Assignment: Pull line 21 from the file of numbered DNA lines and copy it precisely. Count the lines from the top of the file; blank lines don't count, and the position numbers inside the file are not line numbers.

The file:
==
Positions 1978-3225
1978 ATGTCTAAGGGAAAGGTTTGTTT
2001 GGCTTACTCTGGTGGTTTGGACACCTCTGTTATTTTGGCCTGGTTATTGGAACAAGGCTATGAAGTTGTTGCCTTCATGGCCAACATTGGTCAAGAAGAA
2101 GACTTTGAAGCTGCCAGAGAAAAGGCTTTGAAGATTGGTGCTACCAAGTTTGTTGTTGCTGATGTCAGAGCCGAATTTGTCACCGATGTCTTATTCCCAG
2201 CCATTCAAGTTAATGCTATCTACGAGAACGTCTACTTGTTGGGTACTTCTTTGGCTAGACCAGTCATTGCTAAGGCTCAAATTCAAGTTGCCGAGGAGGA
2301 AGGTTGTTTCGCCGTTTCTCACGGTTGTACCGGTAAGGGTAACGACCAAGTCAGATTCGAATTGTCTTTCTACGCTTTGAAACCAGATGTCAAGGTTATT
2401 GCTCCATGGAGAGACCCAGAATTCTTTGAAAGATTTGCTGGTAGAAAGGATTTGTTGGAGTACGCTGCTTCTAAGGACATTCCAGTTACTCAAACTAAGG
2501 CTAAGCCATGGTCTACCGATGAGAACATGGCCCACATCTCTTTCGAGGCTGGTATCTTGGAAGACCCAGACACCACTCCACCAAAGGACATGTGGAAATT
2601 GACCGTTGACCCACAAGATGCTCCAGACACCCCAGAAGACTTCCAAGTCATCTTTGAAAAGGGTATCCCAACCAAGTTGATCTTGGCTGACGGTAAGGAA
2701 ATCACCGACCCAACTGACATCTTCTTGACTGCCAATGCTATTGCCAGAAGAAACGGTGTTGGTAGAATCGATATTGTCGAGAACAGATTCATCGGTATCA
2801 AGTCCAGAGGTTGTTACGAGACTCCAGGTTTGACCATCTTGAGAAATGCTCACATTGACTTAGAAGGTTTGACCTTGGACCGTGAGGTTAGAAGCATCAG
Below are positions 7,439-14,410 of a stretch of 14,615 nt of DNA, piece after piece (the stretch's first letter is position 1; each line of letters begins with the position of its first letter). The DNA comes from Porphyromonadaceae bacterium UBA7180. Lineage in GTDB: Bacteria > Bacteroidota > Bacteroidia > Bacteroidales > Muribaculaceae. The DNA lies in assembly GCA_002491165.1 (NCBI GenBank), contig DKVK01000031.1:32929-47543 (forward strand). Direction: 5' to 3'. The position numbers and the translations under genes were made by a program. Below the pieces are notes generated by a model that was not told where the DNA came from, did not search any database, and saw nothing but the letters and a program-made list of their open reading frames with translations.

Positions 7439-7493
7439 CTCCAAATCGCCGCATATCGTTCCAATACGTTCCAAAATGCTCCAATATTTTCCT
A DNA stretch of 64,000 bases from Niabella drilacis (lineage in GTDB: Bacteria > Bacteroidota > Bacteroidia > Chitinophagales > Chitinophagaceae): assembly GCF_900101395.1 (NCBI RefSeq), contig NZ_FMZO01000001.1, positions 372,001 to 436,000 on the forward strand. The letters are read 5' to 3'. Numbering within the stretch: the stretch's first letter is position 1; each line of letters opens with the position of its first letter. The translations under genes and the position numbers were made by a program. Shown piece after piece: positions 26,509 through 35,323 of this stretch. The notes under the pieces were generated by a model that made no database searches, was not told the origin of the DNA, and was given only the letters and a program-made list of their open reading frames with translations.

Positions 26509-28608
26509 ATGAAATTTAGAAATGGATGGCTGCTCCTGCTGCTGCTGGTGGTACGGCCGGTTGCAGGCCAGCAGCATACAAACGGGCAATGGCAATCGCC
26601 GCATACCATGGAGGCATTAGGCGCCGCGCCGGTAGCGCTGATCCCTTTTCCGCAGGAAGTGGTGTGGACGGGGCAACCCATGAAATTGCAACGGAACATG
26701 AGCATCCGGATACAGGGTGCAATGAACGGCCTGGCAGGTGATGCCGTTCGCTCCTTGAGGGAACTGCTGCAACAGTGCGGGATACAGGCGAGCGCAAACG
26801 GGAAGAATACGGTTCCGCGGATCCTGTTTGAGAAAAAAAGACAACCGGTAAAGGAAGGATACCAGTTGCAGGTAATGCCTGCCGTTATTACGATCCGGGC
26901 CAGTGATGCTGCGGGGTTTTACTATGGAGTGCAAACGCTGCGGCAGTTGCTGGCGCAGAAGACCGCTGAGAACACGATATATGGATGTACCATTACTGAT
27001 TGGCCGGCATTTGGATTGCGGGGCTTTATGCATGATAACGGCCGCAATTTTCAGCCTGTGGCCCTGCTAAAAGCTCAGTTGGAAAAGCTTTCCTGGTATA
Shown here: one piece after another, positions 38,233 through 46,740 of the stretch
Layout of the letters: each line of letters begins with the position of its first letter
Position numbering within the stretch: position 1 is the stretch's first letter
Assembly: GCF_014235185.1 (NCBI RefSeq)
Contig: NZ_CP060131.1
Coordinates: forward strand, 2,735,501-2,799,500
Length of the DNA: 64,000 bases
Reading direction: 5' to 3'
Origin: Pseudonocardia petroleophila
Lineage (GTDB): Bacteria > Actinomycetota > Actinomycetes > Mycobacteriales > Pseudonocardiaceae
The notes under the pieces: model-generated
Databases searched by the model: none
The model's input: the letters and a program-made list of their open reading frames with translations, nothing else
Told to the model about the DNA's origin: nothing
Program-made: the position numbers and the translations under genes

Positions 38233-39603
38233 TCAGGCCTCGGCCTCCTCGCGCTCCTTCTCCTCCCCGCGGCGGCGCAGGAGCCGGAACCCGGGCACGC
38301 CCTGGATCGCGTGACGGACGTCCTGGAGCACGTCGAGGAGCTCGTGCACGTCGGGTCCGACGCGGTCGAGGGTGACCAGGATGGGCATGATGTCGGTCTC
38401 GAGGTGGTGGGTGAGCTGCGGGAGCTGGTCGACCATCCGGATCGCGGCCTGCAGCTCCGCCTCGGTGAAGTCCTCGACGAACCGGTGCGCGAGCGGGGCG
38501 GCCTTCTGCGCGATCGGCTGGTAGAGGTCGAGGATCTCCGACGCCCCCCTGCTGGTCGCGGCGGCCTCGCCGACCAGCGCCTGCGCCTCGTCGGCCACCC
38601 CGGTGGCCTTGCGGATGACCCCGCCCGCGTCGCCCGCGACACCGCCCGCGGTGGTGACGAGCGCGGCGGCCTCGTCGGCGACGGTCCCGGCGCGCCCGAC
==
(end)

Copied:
26901 CAGTGATGCTGCGGGGTTTTACTATGGAGTGCAAACGCTGCGGCAGTTGCTGGCGCAGAAGACCGCTGAGAACACGATATATGGATGTACCATTACTGAT